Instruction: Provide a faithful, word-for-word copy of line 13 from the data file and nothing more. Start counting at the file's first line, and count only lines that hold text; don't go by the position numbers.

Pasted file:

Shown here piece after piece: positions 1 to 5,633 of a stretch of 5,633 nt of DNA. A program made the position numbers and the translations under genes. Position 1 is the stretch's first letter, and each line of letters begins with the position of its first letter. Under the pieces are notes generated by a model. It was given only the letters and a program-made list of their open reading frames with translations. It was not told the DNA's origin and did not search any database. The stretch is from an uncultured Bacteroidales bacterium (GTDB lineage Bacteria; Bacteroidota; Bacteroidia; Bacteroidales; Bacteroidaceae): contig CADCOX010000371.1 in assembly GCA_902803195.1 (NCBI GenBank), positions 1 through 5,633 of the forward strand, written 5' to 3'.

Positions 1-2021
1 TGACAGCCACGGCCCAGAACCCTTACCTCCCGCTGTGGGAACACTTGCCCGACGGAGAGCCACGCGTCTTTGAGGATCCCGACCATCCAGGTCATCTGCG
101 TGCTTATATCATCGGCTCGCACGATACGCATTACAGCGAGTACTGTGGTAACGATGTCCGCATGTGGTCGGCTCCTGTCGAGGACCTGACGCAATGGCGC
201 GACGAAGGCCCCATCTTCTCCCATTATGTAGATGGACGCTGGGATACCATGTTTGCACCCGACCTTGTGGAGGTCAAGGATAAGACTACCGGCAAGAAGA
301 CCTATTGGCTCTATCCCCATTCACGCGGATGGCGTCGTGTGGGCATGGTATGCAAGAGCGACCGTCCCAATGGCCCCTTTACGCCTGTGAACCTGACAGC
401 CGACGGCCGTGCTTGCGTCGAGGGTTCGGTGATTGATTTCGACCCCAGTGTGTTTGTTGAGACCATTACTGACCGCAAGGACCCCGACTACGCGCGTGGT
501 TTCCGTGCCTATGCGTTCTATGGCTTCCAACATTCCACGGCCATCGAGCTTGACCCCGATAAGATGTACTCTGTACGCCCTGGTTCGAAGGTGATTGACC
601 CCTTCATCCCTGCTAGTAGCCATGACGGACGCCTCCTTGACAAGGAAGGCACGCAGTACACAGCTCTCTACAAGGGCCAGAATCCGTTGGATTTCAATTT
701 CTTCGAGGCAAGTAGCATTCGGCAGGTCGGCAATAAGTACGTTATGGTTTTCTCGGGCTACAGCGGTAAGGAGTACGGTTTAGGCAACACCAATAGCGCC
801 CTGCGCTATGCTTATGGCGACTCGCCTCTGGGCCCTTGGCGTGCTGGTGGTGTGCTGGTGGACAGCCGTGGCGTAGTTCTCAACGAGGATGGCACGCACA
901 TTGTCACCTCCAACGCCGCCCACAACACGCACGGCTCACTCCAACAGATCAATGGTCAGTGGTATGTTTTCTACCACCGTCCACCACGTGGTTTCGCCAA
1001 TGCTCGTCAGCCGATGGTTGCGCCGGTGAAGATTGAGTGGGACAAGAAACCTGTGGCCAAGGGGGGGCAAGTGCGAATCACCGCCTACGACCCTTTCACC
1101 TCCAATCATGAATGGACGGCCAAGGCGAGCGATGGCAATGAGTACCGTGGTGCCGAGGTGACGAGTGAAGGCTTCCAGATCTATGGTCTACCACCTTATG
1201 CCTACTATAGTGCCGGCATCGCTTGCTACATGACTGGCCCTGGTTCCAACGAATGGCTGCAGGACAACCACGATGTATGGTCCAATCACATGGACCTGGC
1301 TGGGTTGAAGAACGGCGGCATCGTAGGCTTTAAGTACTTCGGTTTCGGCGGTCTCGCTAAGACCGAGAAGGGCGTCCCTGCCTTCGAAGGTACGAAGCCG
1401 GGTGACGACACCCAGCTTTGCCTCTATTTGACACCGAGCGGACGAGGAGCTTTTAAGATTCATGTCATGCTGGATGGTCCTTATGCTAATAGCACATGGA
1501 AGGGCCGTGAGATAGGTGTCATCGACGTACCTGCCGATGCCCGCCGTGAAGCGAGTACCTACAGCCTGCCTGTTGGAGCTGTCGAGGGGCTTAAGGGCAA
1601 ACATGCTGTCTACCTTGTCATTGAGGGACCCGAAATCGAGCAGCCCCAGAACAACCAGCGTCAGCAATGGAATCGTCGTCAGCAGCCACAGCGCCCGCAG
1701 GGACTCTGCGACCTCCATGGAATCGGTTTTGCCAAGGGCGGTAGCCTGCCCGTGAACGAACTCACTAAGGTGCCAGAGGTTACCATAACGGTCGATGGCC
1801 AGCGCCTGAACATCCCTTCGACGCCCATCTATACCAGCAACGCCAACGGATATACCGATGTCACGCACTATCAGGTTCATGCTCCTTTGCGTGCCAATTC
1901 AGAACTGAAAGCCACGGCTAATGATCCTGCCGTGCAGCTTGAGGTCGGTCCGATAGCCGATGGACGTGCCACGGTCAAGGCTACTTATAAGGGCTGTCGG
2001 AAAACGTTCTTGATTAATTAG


1001 TGCTCGTCAGCCGATGGTTGCGCCGGTGAAGATTGAGTGGGACAAGAAACCTGTGGCCAAGGGGGGGCAAGTGCGAATCACCGCCTACGACCCTTTCACC